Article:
IT Certification Tests: What to Expect

IT Certification Tests: What to Expect

Imagine this scenario: You haven't taken a test since your college SATs, and now you're sitting at a certification testing center, wondering why you ever decided to pursue an IT credential. What will the test be like, and are you really prepared?

Certification programs eventually lead to a test, or in many programs, several tests. If you want the credential, you will need to pass the exams required for it. Don't be caught off guard by the testing process. Instead, be prepared for it with our guide to the ins and outs of certification testing, in the form of answers to commonly asked questions about the subject, drawn from conversations with experts in the field:

What type of exams should I expect from a certification program?

Multiple-choice tests remain the most common. But multiple-choice questions have been enhanced in any number of ways, says Jonathan Thatcher, director of business integration for skills development at industry association CompTIA.

Text questions may be supplemented by multimedia elements to add another dimension to the test. And questions are pretested to ensure they measure more than what can be memorized. "The days of memorizing one fact, and looking for that one fact in one answer, are really gone," says Thatcher.

What other kind of exam is given?

So-called "performance-based testing" is increasingly common in IT certification, and exam takers should expect to see more certification programs incorporate this flavor of testing. Microsoft, for instance, is integrating it into many of its exams. "I think there's going to be a continued emphasis on performance-based testing as a way to do a better job of measuring skills," says Al Valvano, group product manager for certifications at Microsoft Learning.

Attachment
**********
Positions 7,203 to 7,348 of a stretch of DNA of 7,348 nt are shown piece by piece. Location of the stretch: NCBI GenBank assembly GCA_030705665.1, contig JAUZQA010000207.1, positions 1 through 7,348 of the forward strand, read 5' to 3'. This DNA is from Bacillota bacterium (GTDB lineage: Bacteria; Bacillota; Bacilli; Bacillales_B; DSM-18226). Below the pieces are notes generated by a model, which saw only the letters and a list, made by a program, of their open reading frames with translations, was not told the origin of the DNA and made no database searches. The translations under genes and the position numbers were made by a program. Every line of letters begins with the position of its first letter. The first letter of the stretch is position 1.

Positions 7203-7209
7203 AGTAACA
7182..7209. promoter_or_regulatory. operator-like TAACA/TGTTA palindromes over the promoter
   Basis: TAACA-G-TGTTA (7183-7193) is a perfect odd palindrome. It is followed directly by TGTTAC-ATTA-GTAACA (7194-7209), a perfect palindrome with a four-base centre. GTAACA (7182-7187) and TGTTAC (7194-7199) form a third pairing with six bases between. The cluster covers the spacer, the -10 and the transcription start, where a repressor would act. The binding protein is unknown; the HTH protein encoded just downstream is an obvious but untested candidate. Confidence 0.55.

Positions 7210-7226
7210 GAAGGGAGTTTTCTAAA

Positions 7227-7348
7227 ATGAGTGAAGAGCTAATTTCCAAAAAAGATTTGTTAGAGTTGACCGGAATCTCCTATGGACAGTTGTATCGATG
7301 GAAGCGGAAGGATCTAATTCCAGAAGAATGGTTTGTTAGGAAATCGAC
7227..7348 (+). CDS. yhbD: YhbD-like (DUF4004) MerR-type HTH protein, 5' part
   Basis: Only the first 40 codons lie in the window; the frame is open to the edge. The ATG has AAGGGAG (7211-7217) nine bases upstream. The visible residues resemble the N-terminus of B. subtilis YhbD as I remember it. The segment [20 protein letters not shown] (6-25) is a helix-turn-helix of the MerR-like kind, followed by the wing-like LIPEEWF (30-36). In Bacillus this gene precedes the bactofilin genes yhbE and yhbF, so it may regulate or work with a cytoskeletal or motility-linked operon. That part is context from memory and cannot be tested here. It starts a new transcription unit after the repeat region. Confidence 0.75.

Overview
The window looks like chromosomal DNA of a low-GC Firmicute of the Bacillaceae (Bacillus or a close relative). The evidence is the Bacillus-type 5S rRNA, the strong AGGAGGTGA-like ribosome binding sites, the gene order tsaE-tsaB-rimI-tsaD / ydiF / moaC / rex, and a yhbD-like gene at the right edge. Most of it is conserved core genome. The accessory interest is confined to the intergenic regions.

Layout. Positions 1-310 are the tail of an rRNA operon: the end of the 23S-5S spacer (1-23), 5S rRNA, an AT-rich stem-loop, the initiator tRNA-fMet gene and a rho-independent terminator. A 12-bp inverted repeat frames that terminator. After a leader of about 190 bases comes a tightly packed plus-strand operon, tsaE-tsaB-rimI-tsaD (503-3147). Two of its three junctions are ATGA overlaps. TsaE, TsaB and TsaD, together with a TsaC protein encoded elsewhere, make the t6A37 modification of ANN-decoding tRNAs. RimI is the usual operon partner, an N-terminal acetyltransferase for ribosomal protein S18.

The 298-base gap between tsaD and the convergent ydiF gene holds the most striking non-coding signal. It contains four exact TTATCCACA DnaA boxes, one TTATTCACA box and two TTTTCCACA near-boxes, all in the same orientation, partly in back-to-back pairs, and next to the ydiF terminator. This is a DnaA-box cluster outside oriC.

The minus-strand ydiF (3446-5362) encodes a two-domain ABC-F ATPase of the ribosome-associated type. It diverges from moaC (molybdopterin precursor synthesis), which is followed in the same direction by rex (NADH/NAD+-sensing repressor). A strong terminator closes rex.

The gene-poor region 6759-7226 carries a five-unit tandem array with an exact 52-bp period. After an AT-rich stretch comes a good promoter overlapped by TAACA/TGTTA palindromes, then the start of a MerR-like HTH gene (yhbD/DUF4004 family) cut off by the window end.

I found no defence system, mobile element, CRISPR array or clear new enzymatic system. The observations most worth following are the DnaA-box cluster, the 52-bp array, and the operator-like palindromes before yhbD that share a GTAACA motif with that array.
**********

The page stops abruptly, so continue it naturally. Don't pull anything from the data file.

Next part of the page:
In performance-based testing, a simulated environment is presented to the exam taker, who is then required to complete a task, rather than answer questions. Performance-based testing is favored, because it replicates the work environment and emphasizes results. Employers see simulations as a far superior way to measure whether someone has the real-world skills required to troubleshoot a network, for example, or configure a workstation.

I have a phobia of tests. How can I avoid freaking out?

"Some people have a fear factor, but there are ways around that," says Thatcher. Specifically, learn everything you can about the testing environment, and prepare yourself with assessment tests; self-testing can go a long way toward combating your fears. As Thatcher says, "You really get a sense of what the certification test will ask you.

What if I fail?

Then you will get another chance (or several). In some instances, you may want to "simply take the test with the idea that you might fail," says Thatcher, as a way to learn what to expect. Unlike a college test, which may be reflected in your grade-point average, the results are private.

Do I need to pay to take a certification exam?

Yes. Fees vary widely.

Where can I take certification exams?

Most certification exams are given at private testing centers located around the country and the world. Some exams, for specialized credentials, may require you to travel to a specially designed testing center.

What else should I know about the testing environment?

Certification testing centers often require two forms of identification, and security is tight, with proctors carefully monitoring the process. Don't forget your IDs, or else you may have to wait months to take the test again -- and begin cramming anew.

Will my score be useful to me?

Whether you pass or fail, don't dismiss your score report. A lot of folks don't get enough out of the score reports, says Thatcher. Score reports may tell you how you fared on different sections of the test and provide clues about what you need to study for the next time or what areas you should focus on for continued learning.